author = "N. Skill and Elliott, {Campbell M.} and Brian Ceballos and Romil Saxena and Robert Pepin and Lisa Bettcher and Matthew Ellensberg and Daniel Raftery and Mary Maluccio and Burcin Ekser and Richard Mangus and Kubal, {Chandrashekhar A.}",
year = "2019",
month = "6",
day = "11",
doi = "10.12659/AOT.913800",
language = "English (US)",
volume = "24",
pages = "341--349",
journal = "Annals of Transplantation",
issn = "1425-9524",
publisher = "International Scientific Information, Inc.",

}

TY - JOUR

T1 - Metabolomic Characterization of Human Model of Liver Rejection Identifies Aberrancies Linked to Cyclooxygenase (COX) and Nitric Oxide Synthase (NOS)

AU - Skill, N.

AU - Elliott, Campbell M.

AU - Ceballos, Brian

AU - Saxena, Romil

AU - Pepin, Robert

AU - Bettcher, Lisa

AU - Ellensberg, Matthew

AU - Raftery, Daniel

AU - Maluccio, Mary

AU - Ekser, Burcin

AU - Mangus, Richard

AU - Kubal, Chandrashekhar A.

PY - 2019/6/11

Y1 - 2019/6/11

N2 - BACKGROUND Acute liver rejection (ALR), a significant complication of liver transplantation, burdens patients, healthcare payers, and the healthcare providers due to an increase in morbidity, cost, and resources. Despite clinical resolution, ALR is associated with an increased risk of graft loss. A unique protocol of delayed immunosuppression used in our institute provided a model to characterize metabolomic profiles in human ALR. MATERIAL AND METHODS Twenty liver allograft biopsies obtained 48 hours after liver transplantation in the absence of immunosuppression were studied. Hepatic metabolites were quantitated in these biopsies by liquid chromatography and mass spectroscopy (LC/MS). Metabolite profiles were compared among: 1) biopsies with reperfusion injury but no histological evidence of rejection (n=7), 2) biopsies with histological evidence of moderate or severe rejection (n=5), and 3) biopsies with histological evidence of mild rejection (n=8). RESULTS There were 133 metabolites consistently detected by LC/MS and these were prioritized using variable importance to projection (VIP) analysis, comparing moderate or severe rejection vs. no rejection or mild rejection using partial least squares discriminant statistical analysis (PLS-DA). Twenty metabolites were identified as progressively different. Further PLS-DA using these metabolites identified 3 metabolites (linoleic acid, γ-linolenic acid, and citrulline) which are associated with either cyclooxygenase or nitric oxide synthase functionality. CONCLUSIONS Hepatic metabolic aberrancies associated with cyclooxygenase and nitric oxide synthase function occur contemporaneous with ALR. Additional studies are required to better characterize the role of these metabolic pathways to enhance utility of the metabolomics approach in diagnosis and outcomes of ALR.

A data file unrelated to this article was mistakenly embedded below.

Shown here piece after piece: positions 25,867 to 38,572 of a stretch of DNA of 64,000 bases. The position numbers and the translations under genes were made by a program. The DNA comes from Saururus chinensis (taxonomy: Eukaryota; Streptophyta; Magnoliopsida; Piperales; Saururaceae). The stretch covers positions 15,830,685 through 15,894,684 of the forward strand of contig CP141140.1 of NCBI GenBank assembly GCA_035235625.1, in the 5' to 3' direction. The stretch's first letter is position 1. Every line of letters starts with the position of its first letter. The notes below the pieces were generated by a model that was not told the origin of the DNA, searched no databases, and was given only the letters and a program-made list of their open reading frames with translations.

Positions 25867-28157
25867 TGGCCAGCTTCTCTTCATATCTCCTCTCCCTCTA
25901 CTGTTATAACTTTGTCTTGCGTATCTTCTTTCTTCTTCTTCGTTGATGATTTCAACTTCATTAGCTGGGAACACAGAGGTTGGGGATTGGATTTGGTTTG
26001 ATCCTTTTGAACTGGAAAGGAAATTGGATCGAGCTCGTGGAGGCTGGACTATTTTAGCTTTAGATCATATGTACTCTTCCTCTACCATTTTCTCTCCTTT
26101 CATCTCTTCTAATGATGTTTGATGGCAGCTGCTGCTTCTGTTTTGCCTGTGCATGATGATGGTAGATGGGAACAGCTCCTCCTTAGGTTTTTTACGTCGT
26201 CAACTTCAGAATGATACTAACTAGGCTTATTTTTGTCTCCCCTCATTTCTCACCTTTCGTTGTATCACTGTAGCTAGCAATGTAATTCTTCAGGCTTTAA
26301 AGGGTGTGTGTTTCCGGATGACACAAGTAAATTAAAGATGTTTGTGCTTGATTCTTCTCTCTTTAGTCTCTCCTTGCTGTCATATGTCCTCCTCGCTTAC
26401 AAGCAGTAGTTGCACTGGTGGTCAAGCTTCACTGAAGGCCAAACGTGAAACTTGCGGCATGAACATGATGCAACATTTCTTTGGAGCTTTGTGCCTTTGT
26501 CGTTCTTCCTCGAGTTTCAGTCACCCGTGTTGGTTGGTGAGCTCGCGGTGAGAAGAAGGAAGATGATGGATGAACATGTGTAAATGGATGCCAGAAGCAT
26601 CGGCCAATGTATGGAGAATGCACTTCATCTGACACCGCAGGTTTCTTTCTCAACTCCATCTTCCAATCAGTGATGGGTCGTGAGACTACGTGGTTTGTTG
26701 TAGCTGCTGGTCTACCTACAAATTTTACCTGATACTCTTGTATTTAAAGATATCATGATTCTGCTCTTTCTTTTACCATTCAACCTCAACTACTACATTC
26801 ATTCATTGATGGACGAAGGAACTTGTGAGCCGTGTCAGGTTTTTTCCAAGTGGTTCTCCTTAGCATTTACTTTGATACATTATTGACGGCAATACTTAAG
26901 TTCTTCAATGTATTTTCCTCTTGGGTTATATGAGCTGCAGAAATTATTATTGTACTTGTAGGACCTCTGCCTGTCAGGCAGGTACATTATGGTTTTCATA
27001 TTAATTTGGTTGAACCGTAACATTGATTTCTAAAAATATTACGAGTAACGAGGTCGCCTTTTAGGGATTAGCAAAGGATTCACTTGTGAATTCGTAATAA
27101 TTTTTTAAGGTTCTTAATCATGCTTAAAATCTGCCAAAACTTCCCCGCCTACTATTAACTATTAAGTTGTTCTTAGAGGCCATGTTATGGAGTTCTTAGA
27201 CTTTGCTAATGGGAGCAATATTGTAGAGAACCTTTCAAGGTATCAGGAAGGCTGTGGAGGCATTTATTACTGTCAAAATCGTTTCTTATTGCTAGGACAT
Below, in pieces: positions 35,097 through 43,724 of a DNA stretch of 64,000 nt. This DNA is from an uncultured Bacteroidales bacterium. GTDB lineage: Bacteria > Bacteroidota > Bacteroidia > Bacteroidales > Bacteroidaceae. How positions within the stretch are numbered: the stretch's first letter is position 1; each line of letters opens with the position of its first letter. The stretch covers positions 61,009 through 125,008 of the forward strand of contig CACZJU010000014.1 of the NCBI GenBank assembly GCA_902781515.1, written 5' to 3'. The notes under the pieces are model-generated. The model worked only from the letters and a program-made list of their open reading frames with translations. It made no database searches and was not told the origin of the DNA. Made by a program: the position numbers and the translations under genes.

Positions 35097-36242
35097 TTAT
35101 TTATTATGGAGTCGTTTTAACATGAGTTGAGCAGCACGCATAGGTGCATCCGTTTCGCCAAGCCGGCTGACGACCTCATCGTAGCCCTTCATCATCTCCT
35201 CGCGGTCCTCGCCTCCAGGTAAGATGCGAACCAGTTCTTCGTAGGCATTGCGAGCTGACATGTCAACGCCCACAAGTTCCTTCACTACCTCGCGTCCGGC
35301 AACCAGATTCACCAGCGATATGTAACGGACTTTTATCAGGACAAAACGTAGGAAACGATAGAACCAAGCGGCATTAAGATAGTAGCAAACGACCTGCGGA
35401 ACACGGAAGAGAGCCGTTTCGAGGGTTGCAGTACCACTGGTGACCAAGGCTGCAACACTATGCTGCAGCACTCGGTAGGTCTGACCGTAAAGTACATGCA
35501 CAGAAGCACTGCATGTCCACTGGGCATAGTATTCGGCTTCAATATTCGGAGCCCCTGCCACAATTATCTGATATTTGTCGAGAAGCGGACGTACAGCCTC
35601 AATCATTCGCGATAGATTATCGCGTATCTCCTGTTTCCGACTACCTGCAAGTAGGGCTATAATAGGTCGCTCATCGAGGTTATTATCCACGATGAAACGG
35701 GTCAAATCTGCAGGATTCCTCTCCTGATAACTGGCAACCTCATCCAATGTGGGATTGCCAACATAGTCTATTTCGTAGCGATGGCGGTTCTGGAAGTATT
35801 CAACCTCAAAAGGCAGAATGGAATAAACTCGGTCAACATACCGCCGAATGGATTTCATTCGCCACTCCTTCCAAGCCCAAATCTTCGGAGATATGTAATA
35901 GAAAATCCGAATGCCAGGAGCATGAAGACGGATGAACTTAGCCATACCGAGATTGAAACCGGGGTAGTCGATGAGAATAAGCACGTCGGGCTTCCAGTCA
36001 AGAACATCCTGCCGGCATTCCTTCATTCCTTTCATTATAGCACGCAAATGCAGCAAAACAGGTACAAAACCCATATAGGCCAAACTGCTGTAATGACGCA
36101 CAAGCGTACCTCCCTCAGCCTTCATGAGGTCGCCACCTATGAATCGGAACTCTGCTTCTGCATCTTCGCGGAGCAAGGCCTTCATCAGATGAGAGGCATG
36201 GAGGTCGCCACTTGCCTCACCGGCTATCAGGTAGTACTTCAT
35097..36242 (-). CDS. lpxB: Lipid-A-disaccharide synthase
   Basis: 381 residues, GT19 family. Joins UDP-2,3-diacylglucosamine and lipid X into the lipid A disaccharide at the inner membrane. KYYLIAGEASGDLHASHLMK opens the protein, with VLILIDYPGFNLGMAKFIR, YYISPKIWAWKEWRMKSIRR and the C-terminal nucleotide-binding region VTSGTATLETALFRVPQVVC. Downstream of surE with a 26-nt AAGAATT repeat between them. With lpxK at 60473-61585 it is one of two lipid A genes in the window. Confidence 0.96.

AB - BACKGROUND Acute liver rejection (ALR), a significant complication of liver transplantation, burdens patients, healthcare payers, and the healthcare providers due to an increase in morbidity, cost, and resources. Despite clinical resolution, ALR is associated with an increased risk of graft loss. A unique protocol of delayed immunosuppression used in our institute provided a model to characterize metabolomic profiles in human ALR. MATERIAL AND METHODS Twenty liver allograft biopsies obtained 48 hours after liver transplantation in the absence of immunosuppression were studied. Hepatic metabolites were quantitated in these biopsies by liquid chromatography and mass spectroscopy (LC/MS). Metabolite profiles were compared among: 1) biopsies with reperfusion injury but no histological evidence of rejection (n=7), 2) biopsies with histological evidence of moderate or severe rejection (n=5), and 3) biopsies with histological evidence of mild rejection (n=8). RESULTS There were 133 metabolites consistently detected by LC/MS and these were prioritized using variable importance to projection (VIP) analysis, comparing moderate or severe rejection vs. no rejection or mild rejection using partial least squares discriminant statistical analysis (PLS-DA). Twenty metabolites were identified as progressively different. Further PLS-DA using these metabolites identified 3 metabolites (linoleic acid, γ-linolenic acid, and citrulline) which are associated with either cyclooxygenase or nitric oxide synthase functionality. CONCLUSIONS Hepatic metabolic aberrancies associated with cyclooxygenase and nitric oxide synthase function occur contemporaneous with ALR. Additional studies are required to better characterize the role of these metabolic pathways to enhance utility of the metabolomics approach in diagnosis and outcomes of ALR.

UR - http://www.scopus.com/inward/record.url?scp=85067796638&partnerID=8YFLogxK

UR - http://www.scopus.com/inward/citedby.url?scp=85067796638&partnerID=8YFLogxK

U2 - 10.12659/AOT.913800

DO - 10.12659/AOT.913800

M3 - Article

VL - 24

SP - 341

EP - 349

JO - Annals of Transplantation

JF - Annals of Transplantation

SN - 1425-9524

ER -